Sweden school killings: Attacker 'had racist motives'
A masked man who killed a teacher and a pupil at a school in Sweden had "racist motives", police believe.
Police chief Niclas Hallgren said they had based their conclusion on what was found at the killer's apartment and "his behaviour during the act".
Media reports suggest the 21-year-old attacker had far-right sympathies.
Armed with a sword and wearing a helmet and mask, he stormed a school in Trollhattan, near Gothenburg, before being shot dead by police.
Police found a suicide note revealing that the attacker had meant to target "foreigners" and believed "Sweden should not take in so many immigrants", Swedish TV reported.
But investigators believe he acted alone and there was no indication of any group involvement, Aftonbladet newspaper reports.
"He marches through the corridor with his weapons - a large sword and a large, sharp knife. He chose his victims. Those with dark-skin were attacked. He met with lighter-skinned people who were not attacked," police investigator Thord Heraldsson told Aftonbladet.
The helmet he wore was similar to German World War Two soldiers' helmets.
He posed for a photograph with students, who thought he was dressed for Halloween, before going from classroom to classroom at the Kronan School.
A teacher and 17-year-old boy died from stab wounds, while another male student, aged 15, and a 41-year-old teacher remain in a serious condition in hospital.
One of the victims has been identified in media reports as Lavin Eskandar, an assistant teacher. He is said to have died trying to protect schoolchildren.
The attacker's name has not yet been released by police, though they say he was local to Trollhattan. He did not have a criminal record, police say.
The Swedish daily Expressen and other Swedish media named him as Anton Lundin Pettersson, aged 21.
He had allegedly joined a campaign to push for a referendum on whether Sweden should continue accepting migrants.
Media reports said the suspect's accounts on Facebook and YouTube suggest he had an interest in Hitler and Nazi Germany, as well as hostility to Islam and immigration.
"He was a loner. He played video games, lived in his own world," a former classmate told Expressen.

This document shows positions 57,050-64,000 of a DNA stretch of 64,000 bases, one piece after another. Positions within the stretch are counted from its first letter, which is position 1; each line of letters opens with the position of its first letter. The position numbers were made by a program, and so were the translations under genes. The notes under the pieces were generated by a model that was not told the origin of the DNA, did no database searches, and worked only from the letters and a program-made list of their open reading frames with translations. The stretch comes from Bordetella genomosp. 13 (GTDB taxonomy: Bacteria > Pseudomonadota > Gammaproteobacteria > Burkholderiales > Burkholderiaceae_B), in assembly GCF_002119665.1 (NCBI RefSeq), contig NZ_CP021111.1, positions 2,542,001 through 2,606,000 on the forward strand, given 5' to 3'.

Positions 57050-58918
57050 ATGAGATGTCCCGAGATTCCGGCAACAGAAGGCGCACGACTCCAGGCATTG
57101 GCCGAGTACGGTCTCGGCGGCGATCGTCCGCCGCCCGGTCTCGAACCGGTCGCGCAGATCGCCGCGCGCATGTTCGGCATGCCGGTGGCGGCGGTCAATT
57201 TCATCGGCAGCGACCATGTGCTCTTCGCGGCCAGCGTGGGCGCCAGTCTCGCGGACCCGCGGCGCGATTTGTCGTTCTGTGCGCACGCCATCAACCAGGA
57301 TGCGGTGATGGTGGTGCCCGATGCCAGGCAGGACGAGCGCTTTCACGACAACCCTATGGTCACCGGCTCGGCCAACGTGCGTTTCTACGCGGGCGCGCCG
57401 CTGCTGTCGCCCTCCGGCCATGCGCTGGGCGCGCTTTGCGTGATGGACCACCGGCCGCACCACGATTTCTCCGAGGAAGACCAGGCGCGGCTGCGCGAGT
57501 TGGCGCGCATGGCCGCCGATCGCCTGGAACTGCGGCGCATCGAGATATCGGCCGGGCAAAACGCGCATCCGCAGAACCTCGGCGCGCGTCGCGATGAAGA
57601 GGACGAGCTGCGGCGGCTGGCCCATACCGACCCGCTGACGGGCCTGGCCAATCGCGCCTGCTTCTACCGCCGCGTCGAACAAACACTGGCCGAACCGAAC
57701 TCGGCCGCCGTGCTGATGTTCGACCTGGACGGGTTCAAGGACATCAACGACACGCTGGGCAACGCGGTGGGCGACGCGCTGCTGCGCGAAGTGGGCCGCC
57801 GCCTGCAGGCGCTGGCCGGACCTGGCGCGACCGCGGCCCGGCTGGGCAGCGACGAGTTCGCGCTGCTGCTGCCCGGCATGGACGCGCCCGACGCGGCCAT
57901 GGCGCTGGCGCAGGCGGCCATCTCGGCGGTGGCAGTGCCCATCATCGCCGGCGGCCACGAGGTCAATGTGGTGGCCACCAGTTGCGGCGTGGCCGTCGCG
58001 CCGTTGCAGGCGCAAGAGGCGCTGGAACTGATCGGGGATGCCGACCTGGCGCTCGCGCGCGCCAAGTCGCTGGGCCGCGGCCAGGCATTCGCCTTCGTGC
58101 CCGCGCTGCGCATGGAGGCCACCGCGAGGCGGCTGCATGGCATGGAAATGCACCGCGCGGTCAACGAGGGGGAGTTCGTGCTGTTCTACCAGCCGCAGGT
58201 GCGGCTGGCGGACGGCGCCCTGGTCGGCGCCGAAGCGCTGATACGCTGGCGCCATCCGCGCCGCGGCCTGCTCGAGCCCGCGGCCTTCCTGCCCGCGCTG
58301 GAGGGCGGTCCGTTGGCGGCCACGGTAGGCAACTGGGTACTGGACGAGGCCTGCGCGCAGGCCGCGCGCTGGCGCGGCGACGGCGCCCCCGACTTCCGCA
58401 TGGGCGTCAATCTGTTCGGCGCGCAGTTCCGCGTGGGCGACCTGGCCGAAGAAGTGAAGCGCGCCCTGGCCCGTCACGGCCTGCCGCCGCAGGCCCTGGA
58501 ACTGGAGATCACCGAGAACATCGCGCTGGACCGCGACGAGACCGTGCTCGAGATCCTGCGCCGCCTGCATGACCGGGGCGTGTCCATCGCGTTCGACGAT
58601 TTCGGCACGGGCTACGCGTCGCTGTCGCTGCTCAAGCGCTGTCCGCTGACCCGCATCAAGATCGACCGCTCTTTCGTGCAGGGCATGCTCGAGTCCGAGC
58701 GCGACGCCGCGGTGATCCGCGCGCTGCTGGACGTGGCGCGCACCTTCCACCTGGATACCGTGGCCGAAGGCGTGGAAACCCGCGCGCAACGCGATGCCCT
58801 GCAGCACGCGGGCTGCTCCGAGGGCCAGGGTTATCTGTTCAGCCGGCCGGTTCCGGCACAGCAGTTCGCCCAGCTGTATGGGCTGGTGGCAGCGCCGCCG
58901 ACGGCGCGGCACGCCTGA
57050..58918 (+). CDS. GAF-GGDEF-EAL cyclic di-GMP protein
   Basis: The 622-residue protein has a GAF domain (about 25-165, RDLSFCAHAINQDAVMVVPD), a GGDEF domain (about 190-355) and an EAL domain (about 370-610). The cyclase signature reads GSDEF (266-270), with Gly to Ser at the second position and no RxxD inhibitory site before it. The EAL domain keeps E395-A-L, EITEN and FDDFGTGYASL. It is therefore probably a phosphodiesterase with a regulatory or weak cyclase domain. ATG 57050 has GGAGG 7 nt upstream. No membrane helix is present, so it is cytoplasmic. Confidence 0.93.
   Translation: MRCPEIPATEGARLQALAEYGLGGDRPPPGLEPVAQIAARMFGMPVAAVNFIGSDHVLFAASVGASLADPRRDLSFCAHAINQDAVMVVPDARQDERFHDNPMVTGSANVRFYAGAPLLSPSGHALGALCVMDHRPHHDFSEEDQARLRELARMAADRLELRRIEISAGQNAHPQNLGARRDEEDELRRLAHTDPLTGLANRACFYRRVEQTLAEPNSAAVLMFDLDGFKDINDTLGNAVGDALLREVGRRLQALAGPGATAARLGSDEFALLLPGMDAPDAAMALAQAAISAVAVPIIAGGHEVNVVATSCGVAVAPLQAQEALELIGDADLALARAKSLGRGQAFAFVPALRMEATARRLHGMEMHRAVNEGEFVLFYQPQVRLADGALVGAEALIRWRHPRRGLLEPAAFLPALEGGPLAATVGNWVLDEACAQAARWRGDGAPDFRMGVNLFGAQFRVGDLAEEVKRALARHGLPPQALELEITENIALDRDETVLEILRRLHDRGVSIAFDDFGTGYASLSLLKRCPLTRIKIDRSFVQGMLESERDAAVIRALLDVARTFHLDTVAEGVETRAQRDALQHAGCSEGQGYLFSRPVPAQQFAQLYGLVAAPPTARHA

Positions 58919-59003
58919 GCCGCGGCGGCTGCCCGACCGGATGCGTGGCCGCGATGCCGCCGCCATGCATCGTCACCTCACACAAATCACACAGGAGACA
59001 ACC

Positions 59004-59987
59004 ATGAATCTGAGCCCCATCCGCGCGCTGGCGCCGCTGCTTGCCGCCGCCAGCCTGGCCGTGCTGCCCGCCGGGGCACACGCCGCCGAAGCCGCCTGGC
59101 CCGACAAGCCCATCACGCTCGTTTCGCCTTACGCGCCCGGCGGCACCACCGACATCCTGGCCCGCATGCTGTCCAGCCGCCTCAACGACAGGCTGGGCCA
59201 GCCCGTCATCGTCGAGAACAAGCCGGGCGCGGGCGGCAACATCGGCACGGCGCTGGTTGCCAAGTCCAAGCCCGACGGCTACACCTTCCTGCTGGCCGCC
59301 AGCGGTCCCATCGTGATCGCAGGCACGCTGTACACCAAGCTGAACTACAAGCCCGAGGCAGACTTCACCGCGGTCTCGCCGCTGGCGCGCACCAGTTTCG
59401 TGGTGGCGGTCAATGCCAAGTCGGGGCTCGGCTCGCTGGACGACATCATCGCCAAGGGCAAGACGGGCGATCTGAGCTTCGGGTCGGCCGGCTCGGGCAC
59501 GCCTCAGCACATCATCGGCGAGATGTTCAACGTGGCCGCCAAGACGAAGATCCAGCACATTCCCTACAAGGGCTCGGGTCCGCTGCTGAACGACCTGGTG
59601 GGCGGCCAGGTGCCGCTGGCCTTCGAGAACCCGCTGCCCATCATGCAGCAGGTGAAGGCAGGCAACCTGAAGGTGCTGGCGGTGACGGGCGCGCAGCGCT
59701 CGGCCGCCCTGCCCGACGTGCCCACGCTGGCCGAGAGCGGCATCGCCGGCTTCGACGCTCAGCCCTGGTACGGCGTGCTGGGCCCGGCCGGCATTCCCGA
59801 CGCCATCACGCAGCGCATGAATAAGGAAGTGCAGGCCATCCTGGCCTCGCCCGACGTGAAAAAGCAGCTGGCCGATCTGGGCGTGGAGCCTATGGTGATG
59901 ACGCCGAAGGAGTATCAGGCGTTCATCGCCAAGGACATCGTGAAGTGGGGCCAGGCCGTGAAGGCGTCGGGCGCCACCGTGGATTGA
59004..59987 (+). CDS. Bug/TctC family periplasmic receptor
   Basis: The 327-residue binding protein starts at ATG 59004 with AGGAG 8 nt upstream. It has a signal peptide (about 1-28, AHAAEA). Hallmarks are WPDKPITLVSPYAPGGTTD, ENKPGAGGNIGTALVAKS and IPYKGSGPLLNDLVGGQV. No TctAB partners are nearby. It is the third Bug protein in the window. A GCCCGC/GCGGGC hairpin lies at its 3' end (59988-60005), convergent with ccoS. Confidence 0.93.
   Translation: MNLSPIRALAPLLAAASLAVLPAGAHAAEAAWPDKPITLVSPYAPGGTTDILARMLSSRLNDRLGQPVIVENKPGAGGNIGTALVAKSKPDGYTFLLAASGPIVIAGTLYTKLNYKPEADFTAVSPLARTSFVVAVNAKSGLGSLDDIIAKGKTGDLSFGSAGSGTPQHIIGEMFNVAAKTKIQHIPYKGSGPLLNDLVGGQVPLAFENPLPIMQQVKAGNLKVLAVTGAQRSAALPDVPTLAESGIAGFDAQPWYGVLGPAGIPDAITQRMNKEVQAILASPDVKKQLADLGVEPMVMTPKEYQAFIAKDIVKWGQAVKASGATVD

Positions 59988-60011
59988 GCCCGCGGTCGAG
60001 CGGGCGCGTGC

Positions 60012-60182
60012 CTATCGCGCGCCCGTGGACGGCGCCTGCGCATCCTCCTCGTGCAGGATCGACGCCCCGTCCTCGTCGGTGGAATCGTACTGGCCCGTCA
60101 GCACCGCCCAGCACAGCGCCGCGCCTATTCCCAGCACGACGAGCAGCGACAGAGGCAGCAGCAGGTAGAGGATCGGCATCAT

Background: Tom Spender, BBC News
The febrile debate about refugees - in mainstream politics as well as online - is probably what pushed 21-year-old Anton Lundin Pettersson to launch his attack, academics say.
"This is not a person without psychological problems," said Professor Jerzy Sarnecki from Stockholm University. "But he has been inspired by the discourse we have in this country now."
Sweden expects to receive 190,000 asylum applications this year, one of the highest rates per capita in Europe.
Support for the Sweden Democrats party - which is critical of Islam and immigration - has risen.
"Sweden as we know it will not survive the influx of refugees, that is what the party is saying," said Prof Sarnecki.
However Professor Jonas Hinnfors of Gothenburg University insists the deeper trend shows growing support for immigration.
Up to 40% of Swedes want fewer migrants today, down from 65% in the 1990s, he said.
"Public opinion has become drastically more open," he said. "And that is not going to change."
Sweden has reacted with shock to the killings. Before visiting the scene of the attack, Swedish Prime Minister Stefan Lofven said it was a "black day" for the country.
"School is supposed to be the place for learning, play and curiosity and friendship and therefore this is a tragedy that affects the whole country," Mr Lofven told reporters.
King Carl Gustaf said he was "in shock" and that he had learned of the events in Trollhattan "with great dismay and sorrow".
Dozens of people gathered outside the school building on Thursday evening to pay their respects to the victims and place flowers and candles on the ground.
Some residents of the town who were holding a vigil held up posters that read: "Why kill?"
Eyewitnesses described scenes of chaos, with the attacker knocking on the doors of at least two classrooms and attacking two male students who opened them. One of the boys later succumbed to his injuries.
Laith Alazze, 14, told Sweden's TV4 that one of his friends walked over to the assailant to challenge him "but when we saw he stabbed [the teacher], we ran away''.
Another student told the same station that the attacker, who along with the mask was clad in black, "walked sort of like a soldier with a sword in his hand".
Police were alerted to the attack at about 10:10 local time (08:10 GMT) on Thursday, and later gunned down the attacker in the hallway outside a classroom.
The Kronan school has about 400 students aged between six and 15, including many children of immigrants.
Trollhattan is an industrial town in west Sweden, located about 75km (50 miles) north of Gothenburg, the nation's second largest city.
School attacks are rare in Sweden - with just one incident on record in the past 20 years, in which one pupil was shot dead.